This blog is going to have surfing, snowboarding, tech stuff and maybe some 'meaning of life' stuff if I'm feeling particularly stoked.

Monday, December 20, 2004

Interview Questions

Greg Reinacker (founder of NewsGator) recently posted this list of requirements for developers he wants to hire.

Since I could be interviewing in the US sometime soon I tried to see how many boxes I could tick!

You know the difference between _beginthreadex and CreateThread:
I would have been able to explain this succintly a few years ago (when I developed Win32 desktop applications) but I probably would have had to go into waffle mode. _beginthreadex is the C runtime method to create a thread. You should use this call if you want the new thread to call into the CRT (talk of CreateThread leaking memory in this case) so most guidelines recommend using this instead of the Win32 API call CreateThread. If you're using MFC of course you should always use AFXBeginThread().

You know all of the ways to share memory between Win32 processes:
Memory Mapped Files

You know what an AppDomain is, and you can think of a reason you might want to create one yourself:
I hope I know what an AppDomain is since I have been building DotNet applications for the last two years! Jeffrey Richters Applied Microsoft .Net Framework Programming is just a great book on the nuts & bolts of the framework. For my applications IIS usually hosts the CLR and the AppDomains that come with that (e.g. one per site) but you may want to host your own instance of the CLR and some AppDomains if you were planning to run some managed code on an application server (i.e. CLR hosted in an NT service).

You know what a HttpModule is, and you can think of at least two examples of why you might use one:
Again, building ASP.NET application for the last 2 years has meant getting to know pipeline modules pretty well. Plenty of good articles out there on when these would be useful but of course you need to understand ASP.NET Request processing and the HTTP pipeline first. Most people use these without even realising (e.g. Forms Authentication).

You know what Mutexes and Semaphores are used for:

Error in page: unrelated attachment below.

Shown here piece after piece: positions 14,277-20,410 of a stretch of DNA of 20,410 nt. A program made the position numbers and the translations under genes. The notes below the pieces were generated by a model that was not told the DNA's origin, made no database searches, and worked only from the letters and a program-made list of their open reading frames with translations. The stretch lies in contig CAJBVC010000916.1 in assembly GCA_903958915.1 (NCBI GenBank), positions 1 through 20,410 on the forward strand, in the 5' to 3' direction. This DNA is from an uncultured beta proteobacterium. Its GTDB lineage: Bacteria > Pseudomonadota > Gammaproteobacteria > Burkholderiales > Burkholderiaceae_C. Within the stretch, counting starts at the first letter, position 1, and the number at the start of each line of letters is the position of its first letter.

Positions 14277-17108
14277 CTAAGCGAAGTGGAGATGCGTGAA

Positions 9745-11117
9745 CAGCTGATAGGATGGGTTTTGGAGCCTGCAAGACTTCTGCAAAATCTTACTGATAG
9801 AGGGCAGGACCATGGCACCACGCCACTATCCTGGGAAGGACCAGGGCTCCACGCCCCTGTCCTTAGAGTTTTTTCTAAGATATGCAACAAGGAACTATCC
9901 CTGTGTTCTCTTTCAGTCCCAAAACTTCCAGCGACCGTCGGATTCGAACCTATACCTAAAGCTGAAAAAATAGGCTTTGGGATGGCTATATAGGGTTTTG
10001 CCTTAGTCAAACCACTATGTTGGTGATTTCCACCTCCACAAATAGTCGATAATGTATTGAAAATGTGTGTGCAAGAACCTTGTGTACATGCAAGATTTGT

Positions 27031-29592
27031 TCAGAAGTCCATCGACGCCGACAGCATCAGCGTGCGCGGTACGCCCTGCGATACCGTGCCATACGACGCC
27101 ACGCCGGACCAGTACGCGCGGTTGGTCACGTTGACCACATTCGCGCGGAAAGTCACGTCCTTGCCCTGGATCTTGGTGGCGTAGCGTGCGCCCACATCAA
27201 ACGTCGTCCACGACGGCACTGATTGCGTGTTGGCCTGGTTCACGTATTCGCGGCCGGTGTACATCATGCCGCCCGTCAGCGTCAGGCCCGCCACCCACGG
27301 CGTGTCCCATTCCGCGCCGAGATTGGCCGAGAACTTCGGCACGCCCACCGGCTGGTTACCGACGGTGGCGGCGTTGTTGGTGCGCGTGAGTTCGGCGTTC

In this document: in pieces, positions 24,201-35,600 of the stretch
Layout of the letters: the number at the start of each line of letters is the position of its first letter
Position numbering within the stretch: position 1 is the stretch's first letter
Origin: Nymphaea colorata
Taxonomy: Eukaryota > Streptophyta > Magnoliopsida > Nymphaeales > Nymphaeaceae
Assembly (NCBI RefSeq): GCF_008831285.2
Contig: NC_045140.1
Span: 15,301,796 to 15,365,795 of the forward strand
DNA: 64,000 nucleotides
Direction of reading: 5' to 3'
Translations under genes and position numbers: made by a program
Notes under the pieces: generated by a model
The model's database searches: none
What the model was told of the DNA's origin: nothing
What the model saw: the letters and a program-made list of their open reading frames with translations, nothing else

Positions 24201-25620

To be honest I haven't used low level synchronisation techniques nearly as much as we talked about them at university! Today .NET provides high level constructs with the Lock statement and ReaderWriterLock class but I suppose it all comes back to the initial Critical Section Problem outlined by Dijkstra in the sixties. Just type "Critical Section" & Dijkstra into Google and you'll find plenty of academic content on this. Watch out for Dining Philosophers!

You know you can override member functions in C++ without them being declared virtual; and you know when and why you should declare them virtual:
Hands up, don't know what he's getting at here, really need to refresh my C++. I'll find out and post the answer.

You can explain the difference between:
A::A() {m_x = 5;}
A::A() : m_x(5) { }
Second constructor is using an initializer list to achieve the same thing as first, so no difference?

When someone asks you to write code on a whiteboard to reverse a string in place, you're disappointed that they didn't ask a more interesting question:
That's just nerdy, as far as I'm concerned there's no such thing as too easy a question in any interview.

You know that IL isn't interpreted:
Again, I'm deferring to Jeffrey Richters great book for a superb section on IL & JIT compilation. pp 11-21

You can explain transaction isolation levels as they relate to SQL Server:
The isolation level at which your transaction runs determines your applications sensitivity to changes made by others. The four isolation levels are Read Uncommitted (Dirty Read - most concurrent, least consistent), Read-Committed (this is the default), Repeatable Read and Serializable (least concurrent, most consistent). Book Recommendation Inside SQL Server 2000

You know what the Running Object Table is, and can think of situations when you might want to use it:
This was a COM technique of InterProcess Communication (kind of) where you could register your application in the ROT and then clients could get at that instance (e.g. automation clients, like VBScript using GetObject). I don't think I've ever registered anything in the ROT but I have accessed Word application objects from it to get at a running instance of Word and maybe pull data from there?

Just one passed, are there any wrong?